Relief for IBS

Summer Heat have you and your body Irritated?

Irritable Bowel Syndrome, otherwise known as “spastic colon,” is a common disorder that affects the colon and causes many disruptive symptoms. Many of these symptoms can be managed with a simple change in diet and lifestyle. Chinese herbal medicine and acupuncture may be able to help.

IBS symptoms may include gas, bloating, alternating constipation and diarrhea, pain, mucus, an uncomfortably full feeling and abdominal cramping. Most of these symptoms develop over time, and there is no structural or anatomical change that can be detected as cause. Doctors are unsure of the origin, though stress and diet are said to be triggers of distressing symptoms. Women suffer from IBS more frequently than men.

One of the most common diagnosis of IBS in Traditional Chinese Medicine is what is known as a “liver-spleen disharmony” due to stress. Normally, the liver is in charge of the free flow of energy (or vital force), blood and oxygen to the spleen and stomach, the organs who do their job of digesting food by transporting and transforming food and descending energy downward. When the liver energy becomes stagnant through emotions such as stress, frustration, anger, moodiness and tightness in the body (the liver is sensitive to these emotions), this encumbers proper digestion and what can result is acid, belching, nausea, abdominal distention and bloating. Diarrhea or constipation can occur or irregular bowel movements. Other common symptoms of stagnant liver energy are PMS, cramping with clots and irregular menses. Easing stress would be the most important aspect of the treatment plan to get to the root of the issue.

Another common cause of IBS is food sensitivity. Eliminating trigger foods has been shown to help symptoms tremendously. Here are some things to consider eliminating:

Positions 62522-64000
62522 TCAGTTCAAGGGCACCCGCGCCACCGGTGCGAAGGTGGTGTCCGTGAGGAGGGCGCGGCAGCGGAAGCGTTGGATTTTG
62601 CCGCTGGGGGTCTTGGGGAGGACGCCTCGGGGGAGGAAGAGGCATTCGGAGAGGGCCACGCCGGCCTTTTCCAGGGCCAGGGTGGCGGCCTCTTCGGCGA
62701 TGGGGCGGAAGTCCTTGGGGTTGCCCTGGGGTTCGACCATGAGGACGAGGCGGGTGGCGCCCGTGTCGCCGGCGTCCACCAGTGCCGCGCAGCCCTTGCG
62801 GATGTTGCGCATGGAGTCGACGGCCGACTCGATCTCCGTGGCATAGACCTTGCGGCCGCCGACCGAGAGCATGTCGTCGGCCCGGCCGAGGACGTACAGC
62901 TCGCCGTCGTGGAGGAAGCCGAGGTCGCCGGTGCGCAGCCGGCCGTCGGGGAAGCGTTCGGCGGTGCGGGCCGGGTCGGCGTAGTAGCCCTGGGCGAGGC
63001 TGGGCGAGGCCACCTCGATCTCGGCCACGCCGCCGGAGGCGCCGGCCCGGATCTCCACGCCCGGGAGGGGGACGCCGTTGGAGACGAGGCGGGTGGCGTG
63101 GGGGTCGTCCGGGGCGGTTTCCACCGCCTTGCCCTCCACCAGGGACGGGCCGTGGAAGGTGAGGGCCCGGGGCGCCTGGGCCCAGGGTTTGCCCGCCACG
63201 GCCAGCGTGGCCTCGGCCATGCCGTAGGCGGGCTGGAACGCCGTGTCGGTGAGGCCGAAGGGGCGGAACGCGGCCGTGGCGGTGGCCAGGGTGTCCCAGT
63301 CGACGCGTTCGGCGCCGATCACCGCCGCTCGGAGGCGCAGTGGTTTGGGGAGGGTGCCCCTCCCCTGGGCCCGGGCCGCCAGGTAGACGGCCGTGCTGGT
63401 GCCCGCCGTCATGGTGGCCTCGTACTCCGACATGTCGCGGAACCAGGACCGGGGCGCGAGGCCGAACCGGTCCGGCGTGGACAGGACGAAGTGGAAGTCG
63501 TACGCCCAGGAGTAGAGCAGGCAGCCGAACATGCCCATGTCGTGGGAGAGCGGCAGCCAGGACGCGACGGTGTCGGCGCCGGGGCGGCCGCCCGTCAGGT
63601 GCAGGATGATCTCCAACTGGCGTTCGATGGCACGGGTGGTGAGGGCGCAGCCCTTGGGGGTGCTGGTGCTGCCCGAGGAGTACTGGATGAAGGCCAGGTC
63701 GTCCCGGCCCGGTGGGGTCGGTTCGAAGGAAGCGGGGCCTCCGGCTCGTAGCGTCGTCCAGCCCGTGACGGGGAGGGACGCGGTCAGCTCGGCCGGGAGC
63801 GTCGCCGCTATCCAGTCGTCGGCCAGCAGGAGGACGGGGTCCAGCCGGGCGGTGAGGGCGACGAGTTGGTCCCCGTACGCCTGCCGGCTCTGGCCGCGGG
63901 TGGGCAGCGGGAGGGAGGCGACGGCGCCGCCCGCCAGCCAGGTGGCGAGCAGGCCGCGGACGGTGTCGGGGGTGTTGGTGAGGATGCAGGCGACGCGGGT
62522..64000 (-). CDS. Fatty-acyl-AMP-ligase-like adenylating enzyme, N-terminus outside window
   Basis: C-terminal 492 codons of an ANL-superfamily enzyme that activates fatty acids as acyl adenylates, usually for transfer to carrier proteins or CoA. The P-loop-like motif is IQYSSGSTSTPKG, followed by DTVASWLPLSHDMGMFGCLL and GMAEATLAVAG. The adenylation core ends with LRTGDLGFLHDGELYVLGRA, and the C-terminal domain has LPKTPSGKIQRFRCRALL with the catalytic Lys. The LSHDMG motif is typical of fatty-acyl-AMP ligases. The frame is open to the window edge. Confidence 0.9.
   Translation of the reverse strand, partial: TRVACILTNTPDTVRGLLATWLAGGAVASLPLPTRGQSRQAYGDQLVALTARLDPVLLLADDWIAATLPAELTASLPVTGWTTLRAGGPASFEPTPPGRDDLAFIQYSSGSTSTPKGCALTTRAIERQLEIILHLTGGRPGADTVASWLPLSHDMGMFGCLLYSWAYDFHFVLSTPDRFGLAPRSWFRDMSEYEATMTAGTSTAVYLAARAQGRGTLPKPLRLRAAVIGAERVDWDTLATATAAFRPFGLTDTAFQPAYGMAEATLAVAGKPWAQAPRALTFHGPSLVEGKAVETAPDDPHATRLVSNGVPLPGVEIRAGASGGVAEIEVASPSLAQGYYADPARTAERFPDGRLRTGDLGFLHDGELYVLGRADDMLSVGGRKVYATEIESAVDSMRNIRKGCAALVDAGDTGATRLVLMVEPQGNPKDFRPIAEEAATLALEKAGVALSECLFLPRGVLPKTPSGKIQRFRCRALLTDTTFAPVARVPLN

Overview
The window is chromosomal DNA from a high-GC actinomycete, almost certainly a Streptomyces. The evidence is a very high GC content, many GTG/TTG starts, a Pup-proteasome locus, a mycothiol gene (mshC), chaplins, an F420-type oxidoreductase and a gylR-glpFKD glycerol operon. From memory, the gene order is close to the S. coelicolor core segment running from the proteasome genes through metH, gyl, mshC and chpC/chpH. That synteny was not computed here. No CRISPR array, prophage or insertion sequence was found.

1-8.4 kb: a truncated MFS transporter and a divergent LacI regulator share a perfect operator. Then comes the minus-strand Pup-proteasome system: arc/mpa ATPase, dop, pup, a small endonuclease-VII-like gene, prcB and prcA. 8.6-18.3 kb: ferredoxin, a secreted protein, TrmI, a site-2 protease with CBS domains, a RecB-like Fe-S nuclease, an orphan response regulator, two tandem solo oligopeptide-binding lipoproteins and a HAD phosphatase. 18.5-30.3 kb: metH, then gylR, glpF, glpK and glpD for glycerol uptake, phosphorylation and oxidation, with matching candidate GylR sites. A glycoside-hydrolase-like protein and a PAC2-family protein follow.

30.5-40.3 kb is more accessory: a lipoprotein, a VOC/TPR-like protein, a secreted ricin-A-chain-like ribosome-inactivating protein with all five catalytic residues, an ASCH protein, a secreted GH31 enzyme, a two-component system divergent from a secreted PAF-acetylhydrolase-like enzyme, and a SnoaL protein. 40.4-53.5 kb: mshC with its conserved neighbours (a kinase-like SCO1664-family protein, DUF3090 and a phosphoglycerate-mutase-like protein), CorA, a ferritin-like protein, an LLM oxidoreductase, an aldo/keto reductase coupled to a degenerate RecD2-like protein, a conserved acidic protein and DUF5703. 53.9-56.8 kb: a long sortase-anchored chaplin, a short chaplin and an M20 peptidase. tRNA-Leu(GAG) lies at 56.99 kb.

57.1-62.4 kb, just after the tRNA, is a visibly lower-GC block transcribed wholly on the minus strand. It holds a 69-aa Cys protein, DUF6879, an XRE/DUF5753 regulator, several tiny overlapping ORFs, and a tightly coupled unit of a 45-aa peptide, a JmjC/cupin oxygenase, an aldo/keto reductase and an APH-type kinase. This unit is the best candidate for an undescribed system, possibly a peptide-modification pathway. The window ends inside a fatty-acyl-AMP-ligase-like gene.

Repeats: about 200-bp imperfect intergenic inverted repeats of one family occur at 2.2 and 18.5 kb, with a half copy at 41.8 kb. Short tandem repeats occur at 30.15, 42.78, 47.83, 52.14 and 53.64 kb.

Too many cold, raw vegetables: Eating too many cold, raw vegetables dampens the digestive fire and leads to malabsorption. Cook vegetables instead and eat them warm.

Cruciferous vegetables and legumes: These are healthy but can cause gas and bloating in sensitive individuals.

Dairy: Lactose intolerance can lead to digestive ailments. If you aren’t sure, try eliminating dairy such as milk, yogurt and cheese.

Eating fast, while angry or hurried: When you eat or drink quickly, you might be inhaling too much air and eating too much. Eat slowly and mindfully.

Other triggers: Sensitivities might include chocolate, carbonated drinks, artificial sweeteners, caffeine, greasy food or processed food. Hormonal changes could also be a factor in increased IBS symptoms.

How to know for sure? It is best not to self-diagnose symptoms, so see your medical provider to see if you have IBS and not something more serious. Your Chinese medical practitioner can help you by diagnosing the symptoms according to a more eastern perspective, administering acupuncture and perhaps prescribing an herbal formula, and adjusting your diet to eliminate triggers that are irritating for your particular constitution.

Some remedies for IBS include; acupuncture to improve flow in the abdomen and ease stress, herbs, increasing fiber (gradually, or it could worsen symptoms), massaging the abdomen (9x clockwise, 9x counter-clockwise), exercise to move things around such as tai qi or qigong, and probiotics to increase good bacteria in the stomach. Peppermint, magnesium, and chamomile can soothe and ease symptoms.

The Season of Winter

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The ancient Chinese developed a system of medicine thousands of years ago and that system is still used around the world today. This system incorporates more than just medicine though. Traditional Chinese Medicine practitioners also educate their patients on how the seasons affect the body and ways to stay healthy. This will ultimately lead to a long, healthy life.

Traditional Chinese Medicine teaches that humans should live in harmony with the seasons. According to TCM there are five seasons – winter, spring, summer, late summer and fall. Each season has many associations that help us change our habits allowing for a more balanced mind and body. When these systems were being developed, people were living in harmony with nature. People rose with the sun, ate what was available during the different seasons and they were much more aware of their natural environment. What to wear, when to wake up, when to go to sleep and what activities to engage in were all dependent on the weather and the environment. Because of this, people were capable of staying healthy throughout the year and their immune and organ systems were strong enough to ward off disease.